Sunday, July 29, 2012

Some Ancestral Heraldry

"In green a silver swan with a red bill and black spots and a red neckband; and in a blue shield two golden stars next to each other. Helmet: the head with neck and breast of the swan with the neckband."

This is one of the Daams coats of arms described by an archivist in a letter to Mom's cousin Jasper in the red notebook. The archivist, who signs himself as Dr. A.R. Kleijn, goes on to describe two other Daams coats of arms which date back to the 16th century. Although he notes that it is not possible to be certain, the coat of arms described above is the one most likely to be related to Mom's family.

A Daams Coat of Arms
But wait! That is not the one painted for our family 50 years ago. There is another coat of arms described by Dr. Kleijn: "In silver, a red crossbeam, on the right side of a black anchor; and on the left side of a green bird with a leafy branch in its beak."

This is the image that I recall from my childhood, when the watercolor hung in an upstairs room in the house where I grew up.

Dr. Kleijn's research came from a manuscript entitled, "Wapenboek van de Gelders-Overijsselse Studentenbond" ["Armorial of the Student Union of Gelder-Overijssel"], which lists the first coat of arms described above as that of a Henricus Daems, from Deventer in the Netherlands, living in Leiden in 1656 as a student. The researcher found the design depicted in the painting in a quarter-chart in the records of the Museum of Leiden.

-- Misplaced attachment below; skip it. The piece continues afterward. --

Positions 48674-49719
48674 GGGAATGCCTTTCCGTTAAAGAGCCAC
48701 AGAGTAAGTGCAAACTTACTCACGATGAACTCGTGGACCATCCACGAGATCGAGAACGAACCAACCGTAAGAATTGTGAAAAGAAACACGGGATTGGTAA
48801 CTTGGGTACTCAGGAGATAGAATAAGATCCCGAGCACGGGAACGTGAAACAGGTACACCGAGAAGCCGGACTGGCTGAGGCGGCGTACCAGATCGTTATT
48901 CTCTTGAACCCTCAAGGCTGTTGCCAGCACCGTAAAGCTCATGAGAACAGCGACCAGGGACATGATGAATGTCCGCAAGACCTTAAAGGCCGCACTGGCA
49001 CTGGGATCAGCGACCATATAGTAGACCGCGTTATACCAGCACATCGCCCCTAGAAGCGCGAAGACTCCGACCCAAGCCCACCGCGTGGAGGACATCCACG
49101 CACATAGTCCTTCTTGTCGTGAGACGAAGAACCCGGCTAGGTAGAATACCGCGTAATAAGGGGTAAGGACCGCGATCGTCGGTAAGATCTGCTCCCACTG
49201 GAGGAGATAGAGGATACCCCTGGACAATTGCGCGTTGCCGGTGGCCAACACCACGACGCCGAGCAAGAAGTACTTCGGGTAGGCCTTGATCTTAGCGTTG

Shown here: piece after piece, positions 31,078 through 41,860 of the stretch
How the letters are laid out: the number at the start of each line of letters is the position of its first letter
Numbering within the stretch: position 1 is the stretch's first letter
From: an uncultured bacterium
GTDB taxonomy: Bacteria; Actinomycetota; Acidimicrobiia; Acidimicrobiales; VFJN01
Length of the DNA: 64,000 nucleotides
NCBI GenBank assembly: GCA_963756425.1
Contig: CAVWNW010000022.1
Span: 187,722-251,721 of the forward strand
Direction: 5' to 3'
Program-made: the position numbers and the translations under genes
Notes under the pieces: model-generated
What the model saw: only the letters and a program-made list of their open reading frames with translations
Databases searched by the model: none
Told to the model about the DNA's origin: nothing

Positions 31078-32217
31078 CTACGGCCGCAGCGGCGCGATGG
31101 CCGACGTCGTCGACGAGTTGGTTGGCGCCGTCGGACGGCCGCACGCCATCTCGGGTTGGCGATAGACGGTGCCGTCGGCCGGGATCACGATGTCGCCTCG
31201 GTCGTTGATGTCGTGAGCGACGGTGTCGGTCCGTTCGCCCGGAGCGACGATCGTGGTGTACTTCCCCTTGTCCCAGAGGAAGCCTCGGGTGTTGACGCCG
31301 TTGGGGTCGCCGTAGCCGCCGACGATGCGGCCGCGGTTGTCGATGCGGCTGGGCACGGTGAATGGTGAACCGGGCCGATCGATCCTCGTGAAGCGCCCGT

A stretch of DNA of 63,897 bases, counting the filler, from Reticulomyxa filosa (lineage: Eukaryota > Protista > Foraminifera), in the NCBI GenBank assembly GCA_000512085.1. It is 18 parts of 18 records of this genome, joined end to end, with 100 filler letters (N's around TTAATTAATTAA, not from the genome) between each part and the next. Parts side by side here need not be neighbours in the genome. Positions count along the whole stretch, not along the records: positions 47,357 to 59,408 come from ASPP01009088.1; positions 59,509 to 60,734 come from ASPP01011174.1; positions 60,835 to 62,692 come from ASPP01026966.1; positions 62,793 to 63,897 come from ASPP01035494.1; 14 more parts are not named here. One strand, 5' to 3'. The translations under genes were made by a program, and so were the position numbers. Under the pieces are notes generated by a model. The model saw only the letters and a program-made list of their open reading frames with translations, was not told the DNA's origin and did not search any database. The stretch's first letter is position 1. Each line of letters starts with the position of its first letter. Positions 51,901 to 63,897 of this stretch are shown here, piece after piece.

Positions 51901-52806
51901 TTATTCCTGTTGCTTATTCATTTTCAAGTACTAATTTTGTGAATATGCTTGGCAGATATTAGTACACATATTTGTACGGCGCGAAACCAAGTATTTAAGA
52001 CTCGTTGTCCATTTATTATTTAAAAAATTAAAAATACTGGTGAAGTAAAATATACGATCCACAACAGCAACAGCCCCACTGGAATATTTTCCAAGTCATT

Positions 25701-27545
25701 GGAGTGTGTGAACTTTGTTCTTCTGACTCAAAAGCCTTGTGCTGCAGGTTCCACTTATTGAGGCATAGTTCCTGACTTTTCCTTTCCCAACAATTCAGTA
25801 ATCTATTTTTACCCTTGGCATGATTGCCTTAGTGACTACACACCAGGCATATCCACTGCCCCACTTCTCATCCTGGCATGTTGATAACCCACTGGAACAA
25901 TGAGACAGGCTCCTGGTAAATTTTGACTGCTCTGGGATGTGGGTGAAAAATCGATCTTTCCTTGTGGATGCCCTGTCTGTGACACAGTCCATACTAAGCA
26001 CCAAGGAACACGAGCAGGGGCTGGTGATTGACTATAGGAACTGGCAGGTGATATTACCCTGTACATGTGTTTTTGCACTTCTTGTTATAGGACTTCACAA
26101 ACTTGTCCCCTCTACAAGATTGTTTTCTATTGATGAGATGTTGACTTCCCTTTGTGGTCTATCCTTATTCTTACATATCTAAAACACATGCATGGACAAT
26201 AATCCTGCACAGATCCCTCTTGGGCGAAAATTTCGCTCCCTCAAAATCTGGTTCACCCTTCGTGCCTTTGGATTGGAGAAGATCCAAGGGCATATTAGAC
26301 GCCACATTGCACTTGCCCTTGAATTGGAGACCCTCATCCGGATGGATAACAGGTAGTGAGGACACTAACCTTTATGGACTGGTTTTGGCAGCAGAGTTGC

You may wonder how a mere student came to have a coat of arms. In the late Middle Ages in the Netherlands, coats of arms were apparently not controlled by any official heraldic system as they were in England, nor were they used exclusively by the nobility. Anyone could design and use a coat of arms, and thus many burgers or merchants had coats of arms, although they were not members of the nobility.

On the other side of the family, the Van Slyke coat of arms has been described as portraying "a clover leaf on one side of a battlement, three fish natant [i.e., swimming] on the other side." This example of heraldry apparently dates from the 14th century. This was also painted for us by a family friend many years ago:

Van Slyke Coat of Arms


It's probably impossible to determine so many centuries later which is the "correct" coat of arms for our ancestry. Interesting to speculate, but does it really matter in today's digital age?

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There is of course a whole science and art of heraldry, dating back to the Middle Ages, in which I claim no particular expertise. Those who wish to explore some additional examples of medieval Dutch heraldry may be interested to take a look at the digitized manuscript of the Wapenboek Beyeren, which dates from around 1405, at the link noted below.


Sources:

"Dutch Heraldry," http://en.wikipedia.org/wiki/Dutch_heraldry; accessed 7/28/2012.

Hudson-Mohawk Genealogical and Family Memoirs: Van Slyke; http://www.schenectadyhistory.org/families/hmgfm/vanslyke.html; accessed 7/28/2012.

Wapenboek Beyeren; http://www.kb.nl/bladerboek/wapenboek/browse/book.html; accessed 7/29/2012.

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